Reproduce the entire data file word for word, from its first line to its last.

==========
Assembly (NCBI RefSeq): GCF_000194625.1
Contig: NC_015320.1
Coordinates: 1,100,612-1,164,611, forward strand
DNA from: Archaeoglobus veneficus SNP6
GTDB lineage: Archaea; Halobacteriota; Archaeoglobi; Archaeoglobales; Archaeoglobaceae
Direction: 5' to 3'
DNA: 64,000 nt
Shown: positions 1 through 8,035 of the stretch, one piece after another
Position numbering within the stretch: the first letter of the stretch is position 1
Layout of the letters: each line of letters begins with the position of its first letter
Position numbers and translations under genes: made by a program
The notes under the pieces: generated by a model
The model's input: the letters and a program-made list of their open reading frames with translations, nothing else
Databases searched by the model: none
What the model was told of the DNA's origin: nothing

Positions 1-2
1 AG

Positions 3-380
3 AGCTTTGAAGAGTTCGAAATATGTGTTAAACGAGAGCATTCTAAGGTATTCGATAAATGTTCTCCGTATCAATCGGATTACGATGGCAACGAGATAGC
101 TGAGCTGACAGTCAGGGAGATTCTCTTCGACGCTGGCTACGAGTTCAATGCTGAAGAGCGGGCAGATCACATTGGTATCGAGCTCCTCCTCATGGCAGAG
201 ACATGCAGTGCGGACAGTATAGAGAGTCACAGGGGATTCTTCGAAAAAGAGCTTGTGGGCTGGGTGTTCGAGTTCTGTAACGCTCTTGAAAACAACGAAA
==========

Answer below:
Assembly (NCBI RefSeq): GCF_000194625.1
Contig: NC_015320.1
Coordinates: 1,100,612-1,164,611, forward strand
DNA from: Archaeoglobus veneficus SNP6
GTDB lineage: Archaea; Halobacteriota; Archaeoglobi; Archaeoglobales; Archaeoglobaceae
Direction: 5' to 3'
DNA: 64,000 nt
Shown: positions 1 through 8,035 of the stretch, one piece after another
Position numbering within the stretch: the first letter of the stretch is position 1
Layout of the letters: each line of letters begins with the position of its first letter
Position numbers and translations under genes: made by a program
The notes under the pieces: generated by a model
The model's input: the letters and a program-made list of their open reading frames with translations, nothing else
Databases searched by the model: none
What the model was told of the DNA's origin: nothing

Positions 1-2
1 AG

Positions 3-380
3 AGCTTTGAAGAGTTCGAAATATGTGTTAAACGAGAGCATTCTAAGGTATTCGATAAATGTTCTCCGTATCAATCGGATTACGATGGCAACGAGATAGC
101 TGAGCTGACAGTCAGGGAGATTCTCTTCGACGCTGGCTACGAGTTCAATGCTGAAGAGCGGGCAGATCACATTGGTATCGAGCTCCTCCTCATGGCAGAG
201 ACATGCAGTGCGGACAGTATAGAGAGTCACAGGGGATTCTTCGAAAAAGAGCTTGTGGGCTGGGTGTTCGAGTTCTGTAACGCTCTTGAAAACAACGAAA